(e) whether the information is protected by any security measures – for example, encryption or password protection and the likelihood that those security measures could be overcome.

How does the Notification Regime work?

Entities that have reasonable grounds to suspect that an eligible data breach has occurred will be required to carry out a “reasonable and expeditious assessment” of the suspected data breach. The entity will need to take reasonable steps to ensure the assessment is completed within 30 days after it becomes aware of the suspected data breach.

If an entity has reasonable grounds to believe that an eligible data breach has occurred, it must promptly notify the affected individuals and OAIC. This will involve:

(a) preparing a statement setting out the entity’s identity and contact details, a description of the breach, the kind of information concerned and recommendations about what the affected individuals should do in response;
(b) giving a copy of the statement to the Australian Information Commissioner;
(c) if practicable, taking reasonable statements to notify the contents of the statement to each individual to whom the relevant information relates, or, if it is not practicable to do so, to the individuals who are "at risk" of serious harm from the breach. An entity might choose to notify a statement under the first option where it would require an unreasonable amount of resources to assess which affected individuals are “at risk” from an eligible data breach and which are not. On the other hand, the second option may be more practicable if an entity is able to ascertain with a high degree of confidence that only some particular individuals are “at risk” from the eligible data breach; and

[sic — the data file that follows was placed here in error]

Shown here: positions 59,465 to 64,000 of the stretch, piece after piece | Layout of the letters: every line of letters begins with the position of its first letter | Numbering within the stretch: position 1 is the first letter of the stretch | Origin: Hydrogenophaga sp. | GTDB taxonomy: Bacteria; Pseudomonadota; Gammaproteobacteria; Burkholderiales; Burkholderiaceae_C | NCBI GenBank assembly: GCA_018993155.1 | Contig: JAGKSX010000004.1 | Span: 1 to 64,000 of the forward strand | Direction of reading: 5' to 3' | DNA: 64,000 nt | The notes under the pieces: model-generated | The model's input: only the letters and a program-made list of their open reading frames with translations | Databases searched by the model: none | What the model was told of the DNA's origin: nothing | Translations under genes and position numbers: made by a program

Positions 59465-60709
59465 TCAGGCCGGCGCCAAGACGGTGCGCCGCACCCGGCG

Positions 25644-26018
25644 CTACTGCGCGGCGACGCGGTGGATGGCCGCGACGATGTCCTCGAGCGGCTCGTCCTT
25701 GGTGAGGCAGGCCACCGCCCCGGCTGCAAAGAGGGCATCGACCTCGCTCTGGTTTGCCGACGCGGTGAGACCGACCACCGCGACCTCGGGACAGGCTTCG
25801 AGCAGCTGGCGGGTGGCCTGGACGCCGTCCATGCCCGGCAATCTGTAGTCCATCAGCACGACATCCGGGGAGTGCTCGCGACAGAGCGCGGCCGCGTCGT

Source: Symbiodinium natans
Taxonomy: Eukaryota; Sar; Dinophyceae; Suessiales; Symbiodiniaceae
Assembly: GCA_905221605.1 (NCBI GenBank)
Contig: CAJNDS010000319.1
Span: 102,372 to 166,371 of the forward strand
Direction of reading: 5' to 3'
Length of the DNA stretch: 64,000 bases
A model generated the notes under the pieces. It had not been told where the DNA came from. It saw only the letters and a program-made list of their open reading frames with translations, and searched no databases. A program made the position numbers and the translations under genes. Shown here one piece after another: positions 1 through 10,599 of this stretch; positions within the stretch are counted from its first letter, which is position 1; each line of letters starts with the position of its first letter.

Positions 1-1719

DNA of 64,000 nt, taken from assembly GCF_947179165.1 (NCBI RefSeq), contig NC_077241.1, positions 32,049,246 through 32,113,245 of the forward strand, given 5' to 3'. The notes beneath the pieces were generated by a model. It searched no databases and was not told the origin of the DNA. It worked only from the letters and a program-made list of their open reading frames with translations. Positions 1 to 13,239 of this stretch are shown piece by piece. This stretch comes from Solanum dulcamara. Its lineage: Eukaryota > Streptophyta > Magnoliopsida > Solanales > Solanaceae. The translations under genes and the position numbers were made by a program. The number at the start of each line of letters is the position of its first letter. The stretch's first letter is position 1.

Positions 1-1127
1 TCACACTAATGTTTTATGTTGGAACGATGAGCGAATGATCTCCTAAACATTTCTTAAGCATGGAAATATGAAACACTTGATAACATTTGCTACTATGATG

(d) if neither of the above methods are practicable, the entity must publish the statement on its website and take reasonable steps to publicise its content.

Are there any exceptions?

There are a number of exceptions to the Notification Regime.

For example, the Notification Regime will not apply where an entity has taken remedial action after the data breach has occurred, and as a result of this remedial action, a reasonable person would conclude that the unauthorised access or disclosure of the information is not likely to result in serious harm.

Other circumstances where notification is not required include where it would be likely to prejudice law enforcement activities, where it is inconsistent with other Commonwealth laws that regulate the use or disclosure of information, or where the Australian Information Commissioner declares that an entity is exempt.

What are the consequences of not complying with the Act?

Failing to comply with the Act would be an "interference with the privacy of an individual", which may amount to a breach of a civil penalty provision of the Privacy Act. The main consequences include the risk of a determination to pay compensation and also the risk of paying civil penalties of an amount up to $1.8 million (for corporations) and $360,000 (for individuals).

Next Steps?

It is important that your organisation (if it is regulated by the Privacy Act) is in a position to comply with the Act once it commences. Some of the steps we recommend be taken include:

(a) reviewing, and if necessary, updating your privacy policies;
(b) informing your staff about the operation and implication of the Notification Regime;
(c) adopting a formal response plan to data breaches; and
(d) considering any third party arrangements in place, and whether these may be affected by the Notification Regime.